Manhattan

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Manhattan

(mănhăt`ən), indigenous people of North America of the Algonquian-Wakashan linguistic stock (see Native American languagesNative American languages,
languages of the native peoples of the Western Hemisphere and their descendants. A number of the Native American languages that were spoken at the time of the European arrival in the New World in the late 15th cent.
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). They were a small tribe of the Wappinger Confederacy. The Manhattan in the early 17th cent. inhabited N Manhattan Island and the east bank of the Hudson River; their principal village was on the site of present-day Yonkers, N.Y. The Dutch bought Manhattan Island from them (the sale was made final in 1626) and then practically destroyed them in the wars waged between 1640 and 1645. Thereafter they ceased to have a separate tribal existence.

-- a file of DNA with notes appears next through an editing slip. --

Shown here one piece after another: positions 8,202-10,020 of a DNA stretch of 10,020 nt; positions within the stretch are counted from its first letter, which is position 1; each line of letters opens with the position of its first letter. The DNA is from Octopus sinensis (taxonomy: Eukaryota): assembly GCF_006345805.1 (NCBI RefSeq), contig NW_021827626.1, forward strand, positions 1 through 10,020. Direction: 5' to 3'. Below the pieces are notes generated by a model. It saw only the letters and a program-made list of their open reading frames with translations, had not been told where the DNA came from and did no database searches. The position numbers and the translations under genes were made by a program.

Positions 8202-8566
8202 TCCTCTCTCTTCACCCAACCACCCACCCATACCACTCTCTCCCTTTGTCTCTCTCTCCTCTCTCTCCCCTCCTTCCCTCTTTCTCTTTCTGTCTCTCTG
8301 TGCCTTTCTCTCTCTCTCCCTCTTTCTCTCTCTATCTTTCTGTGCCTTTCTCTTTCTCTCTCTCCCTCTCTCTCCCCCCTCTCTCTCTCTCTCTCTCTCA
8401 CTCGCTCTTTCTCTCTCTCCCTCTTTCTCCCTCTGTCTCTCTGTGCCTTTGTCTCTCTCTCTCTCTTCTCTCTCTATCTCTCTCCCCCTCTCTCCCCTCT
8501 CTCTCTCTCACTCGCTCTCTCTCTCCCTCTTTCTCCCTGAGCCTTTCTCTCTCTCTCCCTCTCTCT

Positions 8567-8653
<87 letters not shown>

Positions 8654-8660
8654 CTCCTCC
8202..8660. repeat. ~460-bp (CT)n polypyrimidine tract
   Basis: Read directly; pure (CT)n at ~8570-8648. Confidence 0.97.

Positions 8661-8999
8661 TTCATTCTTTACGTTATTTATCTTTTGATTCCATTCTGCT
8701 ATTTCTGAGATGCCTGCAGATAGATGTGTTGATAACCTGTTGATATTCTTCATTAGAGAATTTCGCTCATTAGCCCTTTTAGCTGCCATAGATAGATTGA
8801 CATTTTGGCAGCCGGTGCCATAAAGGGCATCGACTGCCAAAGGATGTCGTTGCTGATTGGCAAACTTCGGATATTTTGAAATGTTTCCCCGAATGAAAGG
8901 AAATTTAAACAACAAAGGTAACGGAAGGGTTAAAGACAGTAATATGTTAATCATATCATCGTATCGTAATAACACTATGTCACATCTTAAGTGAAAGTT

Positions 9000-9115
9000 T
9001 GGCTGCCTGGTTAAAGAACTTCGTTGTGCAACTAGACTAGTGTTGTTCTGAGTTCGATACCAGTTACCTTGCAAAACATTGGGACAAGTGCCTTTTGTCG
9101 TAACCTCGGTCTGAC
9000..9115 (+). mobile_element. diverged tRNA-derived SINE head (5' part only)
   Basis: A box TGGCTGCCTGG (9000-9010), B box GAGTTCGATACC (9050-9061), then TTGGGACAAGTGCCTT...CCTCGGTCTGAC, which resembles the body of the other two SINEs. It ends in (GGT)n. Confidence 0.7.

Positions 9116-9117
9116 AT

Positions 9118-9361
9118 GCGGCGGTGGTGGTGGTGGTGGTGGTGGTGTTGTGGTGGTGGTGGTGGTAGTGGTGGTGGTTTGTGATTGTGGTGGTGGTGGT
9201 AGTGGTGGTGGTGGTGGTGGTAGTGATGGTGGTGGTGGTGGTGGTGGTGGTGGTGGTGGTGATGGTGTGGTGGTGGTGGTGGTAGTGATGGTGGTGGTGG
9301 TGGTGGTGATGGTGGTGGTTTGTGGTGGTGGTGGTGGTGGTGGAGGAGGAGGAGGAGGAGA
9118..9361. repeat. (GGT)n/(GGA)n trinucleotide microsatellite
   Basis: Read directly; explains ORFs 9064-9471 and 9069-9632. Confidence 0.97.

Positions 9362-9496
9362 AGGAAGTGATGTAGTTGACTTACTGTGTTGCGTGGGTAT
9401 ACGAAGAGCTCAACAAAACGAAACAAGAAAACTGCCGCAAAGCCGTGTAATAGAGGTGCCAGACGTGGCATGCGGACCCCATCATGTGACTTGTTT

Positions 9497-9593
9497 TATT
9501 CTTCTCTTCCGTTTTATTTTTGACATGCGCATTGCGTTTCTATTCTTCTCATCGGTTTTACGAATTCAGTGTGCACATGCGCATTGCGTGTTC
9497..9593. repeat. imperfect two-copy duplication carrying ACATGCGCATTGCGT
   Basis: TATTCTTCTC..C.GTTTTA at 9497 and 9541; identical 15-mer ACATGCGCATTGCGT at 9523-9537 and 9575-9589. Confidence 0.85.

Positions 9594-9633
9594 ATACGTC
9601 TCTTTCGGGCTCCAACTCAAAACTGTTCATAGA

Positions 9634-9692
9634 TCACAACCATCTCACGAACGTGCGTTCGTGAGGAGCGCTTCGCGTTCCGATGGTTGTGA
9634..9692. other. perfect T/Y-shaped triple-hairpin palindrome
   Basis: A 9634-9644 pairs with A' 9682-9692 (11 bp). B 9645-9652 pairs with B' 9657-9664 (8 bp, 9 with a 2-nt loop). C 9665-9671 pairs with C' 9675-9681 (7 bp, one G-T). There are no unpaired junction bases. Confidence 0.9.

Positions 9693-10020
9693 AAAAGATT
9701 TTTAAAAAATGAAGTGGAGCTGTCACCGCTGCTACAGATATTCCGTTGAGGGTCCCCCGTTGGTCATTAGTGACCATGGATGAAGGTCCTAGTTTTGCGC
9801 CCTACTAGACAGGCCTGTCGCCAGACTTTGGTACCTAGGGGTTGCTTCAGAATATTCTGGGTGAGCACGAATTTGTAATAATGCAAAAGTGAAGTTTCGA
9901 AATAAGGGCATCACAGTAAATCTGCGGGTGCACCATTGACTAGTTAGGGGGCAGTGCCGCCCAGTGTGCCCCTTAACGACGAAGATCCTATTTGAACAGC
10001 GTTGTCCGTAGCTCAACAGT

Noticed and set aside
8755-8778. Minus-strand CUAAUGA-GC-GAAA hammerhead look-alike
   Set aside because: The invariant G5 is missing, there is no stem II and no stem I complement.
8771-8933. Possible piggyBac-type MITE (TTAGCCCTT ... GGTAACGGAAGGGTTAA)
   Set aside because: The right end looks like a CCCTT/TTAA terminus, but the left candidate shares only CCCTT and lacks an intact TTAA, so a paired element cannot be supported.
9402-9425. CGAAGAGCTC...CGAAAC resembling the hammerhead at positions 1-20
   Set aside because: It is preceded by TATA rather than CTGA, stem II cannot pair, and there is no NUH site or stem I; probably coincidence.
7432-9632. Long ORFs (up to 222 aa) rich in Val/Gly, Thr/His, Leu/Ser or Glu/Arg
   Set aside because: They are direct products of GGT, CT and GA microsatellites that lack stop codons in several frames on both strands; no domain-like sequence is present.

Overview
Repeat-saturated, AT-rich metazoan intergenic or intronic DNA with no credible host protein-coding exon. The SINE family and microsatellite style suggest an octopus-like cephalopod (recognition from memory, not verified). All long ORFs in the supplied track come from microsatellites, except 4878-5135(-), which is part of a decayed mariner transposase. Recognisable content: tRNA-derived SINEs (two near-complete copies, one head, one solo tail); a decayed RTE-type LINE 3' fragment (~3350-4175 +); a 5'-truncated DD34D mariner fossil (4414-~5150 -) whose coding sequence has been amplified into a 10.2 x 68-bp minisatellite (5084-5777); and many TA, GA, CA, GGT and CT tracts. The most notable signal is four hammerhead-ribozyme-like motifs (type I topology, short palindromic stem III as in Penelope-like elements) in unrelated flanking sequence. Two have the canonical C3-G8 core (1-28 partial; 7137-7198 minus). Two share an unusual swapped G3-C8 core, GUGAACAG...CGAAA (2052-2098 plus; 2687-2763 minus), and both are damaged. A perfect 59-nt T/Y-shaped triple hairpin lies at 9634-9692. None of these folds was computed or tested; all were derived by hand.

Manhattan,

city (1990 pop. 37,712), seat of Riley co., NE Kans., at the confluence of the Big Blue and Kansas rivers; inc. 1857. It is the trade and processing center of a farm area. Much of the economy is dependent upon Kansas State Univ. and nearby Fort Riley. The Tuttle Creek Dam and reservoir, with numerous recreational areas, is to the north. Damon Runyon was born in Manhattan.

Manhattan,

borough (1990 pop. 1,487,536), 28 sq mi (57 sq km), New York City, SE N.Y., coextensive with New York co. Manhattan is the cultural and commercial heart of the city, and its dramatic skyline symbolizes New York City around the world. It is composed chiefly of Manhattan Island, and is bounded by the Hudson River on the west, New York Bay on the south, the East River on the east, and the Harlem River and Spuyten Duyvil Creek on the northeast and north. Many bridges, tunnels, and ferries link it to the other boroughs and to New Jersey. A large portion of Manhattan's workers commute to the borough every day.